It seems that M. Night Shyamalan has the end of days on his mind. A couple of years ago, he pondered the quandary of aging in “Old,” based on the graphic novel “Sandcastle,” by Pierre Oscar Levy and Frederik Peeters. In his latest film, he turns toward the apocalypse, or at least the idea of it, in “Knock at the Cabin,” adapted from Paul Tremblay’s 2018 horror novel “The Cabin at the End of the World.”
Tremblay’s novel is terrifying in its unpredictability and ambiguity. Structured around a home invasion that takes place over the course of a couple of days, it explores the ways in which a stunning amount of suffering can occur if someone believes enough in their mission, misguided or not. “Knock at the Cabin,” adapted by Shyamalan, Steve Desmond and Michael Sherman, is faithful to the source material until it is not, because this wouldn’t be a Shyamalan movie without his own original take on the ending.
Shyamalan films are always perfectly cast, thanks to longtime casting director Douglas Aibel, who has worked with the director since “Unbreakable” in 2000, and “Knock at the Cabin” is no exception. There are no better actors to play the main trio than Ben Aldridge, Jonathan Groff and Dave Bautista, who tear into these challenging roles with an emotional and technical rigor. The rest of the small cast is uniformly excellent, including the incredible Kristen Cui in her first film role.
Cui plays Wen, the young adopted daughter of Andrew (Aldridge) and Eric (Groff). She’s catching grasshoppers outside their remote lakeside vacation rental when a strange person approaches. Leonard (Bautista) seems to be a gentle giant, but soon he’s intoning scary promises about hard choices that will shortly need to be made. She scurries inside and her dads lock the doors, but the quartet of Leonard, Redmond (Rupert Grint), Sabrina (Nikki Amuka-Bird) and Ardiane (Abby Quinn), make their way in nevertheless, with brute force and odd weapons, in order to present the family with a choice: sacrifice one of their own, or watch the apocalypse unfold.
It’s a straightforward if extreme concept, and the majority of the film takes place inside the walls of this vacation rental, unfolding almost like a play. There are detours into Eric and Andrew’s flashbacks, and TV news reports that seemingly underline Leonard’s warnings, but the power of this story is that it takes place entirely among this group of seven – four of them trying to convince the other three that if they choose one to kill, they can save the world. The persuasive tactics the four strangers employ are violent, and bloody, and often directed at each other.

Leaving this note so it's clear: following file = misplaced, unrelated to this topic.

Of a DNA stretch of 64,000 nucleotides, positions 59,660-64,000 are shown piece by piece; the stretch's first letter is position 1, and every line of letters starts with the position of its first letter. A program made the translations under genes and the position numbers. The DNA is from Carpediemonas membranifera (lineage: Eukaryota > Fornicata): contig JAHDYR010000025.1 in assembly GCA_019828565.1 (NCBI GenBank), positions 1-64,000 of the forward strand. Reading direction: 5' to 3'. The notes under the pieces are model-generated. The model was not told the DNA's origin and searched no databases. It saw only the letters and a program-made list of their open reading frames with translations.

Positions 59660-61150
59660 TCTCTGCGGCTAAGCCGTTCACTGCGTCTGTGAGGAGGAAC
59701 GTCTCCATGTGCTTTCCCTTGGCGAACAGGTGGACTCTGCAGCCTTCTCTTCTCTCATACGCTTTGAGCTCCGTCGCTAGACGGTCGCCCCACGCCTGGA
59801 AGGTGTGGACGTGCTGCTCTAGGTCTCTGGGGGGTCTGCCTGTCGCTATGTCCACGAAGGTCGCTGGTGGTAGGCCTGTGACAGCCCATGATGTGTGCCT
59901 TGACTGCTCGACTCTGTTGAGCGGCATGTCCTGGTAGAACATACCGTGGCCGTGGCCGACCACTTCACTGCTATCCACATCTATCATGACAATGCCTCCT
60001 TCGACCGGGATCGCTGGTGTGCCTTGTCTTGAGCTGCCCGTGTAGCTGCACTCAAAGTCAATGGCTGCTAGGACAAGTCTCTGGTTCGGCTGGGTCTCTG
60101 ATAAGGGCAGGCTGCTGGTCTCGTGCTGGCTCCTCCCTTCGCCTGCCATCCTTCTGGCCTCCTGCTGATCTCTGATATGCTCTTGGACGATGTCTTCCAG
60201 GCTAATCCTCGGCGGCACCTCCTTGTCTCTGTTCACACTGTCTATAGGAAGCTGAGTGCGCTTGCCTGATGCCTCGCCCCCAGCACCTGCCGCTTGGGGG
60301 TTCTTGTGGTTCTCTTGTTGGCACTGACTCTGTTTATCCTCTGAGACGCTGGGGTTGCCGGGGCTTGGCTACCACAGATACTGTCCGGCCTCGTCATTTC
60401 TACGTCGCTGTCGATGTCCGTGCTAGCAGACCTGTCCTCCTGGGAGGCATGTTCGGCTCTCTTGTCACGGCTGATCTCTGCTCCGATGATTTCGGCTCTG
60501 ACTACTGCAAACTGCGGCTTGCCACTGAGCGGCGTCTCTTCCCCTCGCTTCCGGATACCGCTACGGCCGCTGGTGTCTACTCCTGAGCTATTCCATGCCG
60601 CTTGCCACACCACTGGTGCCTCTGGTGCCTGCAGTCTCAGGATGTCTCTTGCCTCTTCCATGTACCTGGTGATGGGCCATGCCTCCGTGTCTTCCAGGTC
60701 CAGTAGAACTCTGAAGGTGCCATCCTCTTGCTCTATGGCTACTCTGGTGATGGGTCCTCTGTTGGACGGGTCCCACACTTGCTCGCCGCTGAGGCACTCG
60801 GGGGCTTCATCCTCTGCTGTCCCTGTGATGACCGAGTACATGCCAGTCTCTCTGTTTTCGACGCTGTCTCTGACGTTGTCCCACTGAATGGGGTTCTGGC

Shyamalan likes to get creative with unique framing choices, and working with cinematographers Jarin Blaschke (Robert Eggers’ collaborator on “The Northman,” “The Lighthouse” and “The Witch”) and Lowell A. Meyer, he works to cinematically activate the space inside and around the cabin, alternating fluid dolly shots with steady, locked-off compositions that speak to the shifting alliances within. The opening sequence between Wen and Leonard is shot and edited to show these characters coming together and the world tilting on its axis as the conversation turns toward the ominous. Later, the camera will frame Andrew and Eric together, then apart, shifting from one side of the frame to the other as Leonard and his gang drive a wedge between them.
The characters often speak directly into the camera in centered close-ups, calling to mind that classic fourth-wall breaking moment in Alfred Hitchcock’s “The Birds” when Tippi Hedren accuses the audience as being the responsible parties for her torment. Rather than confront us, Shyamalan seems to be posing the central question to us too – what would we believe?
What’s most fascinating about the request Leonard makes is the request itself, and the way in which the things that we choose to believe, and the things of which we can be convinced are so deeply personal. Whether or not the apocalypse is actually happening is not the interesting part of this story of humanity, love and destruction. In his book, Tremblay hit on something that would become worryingly relevant in the past few years – the phenomena of collective mass delusions that can cohere online, usually revolving around doomsday scenarios. It’s the delusions that are horrifying here, not the doomsday. Tremblay knows that, but it seems that Shyamalan and his co-writers don’t subscribe to that notion, and their tweaks to this story, despite the impeccable cinematic craft and tremendous acting on display, hobble the adaptation’s power.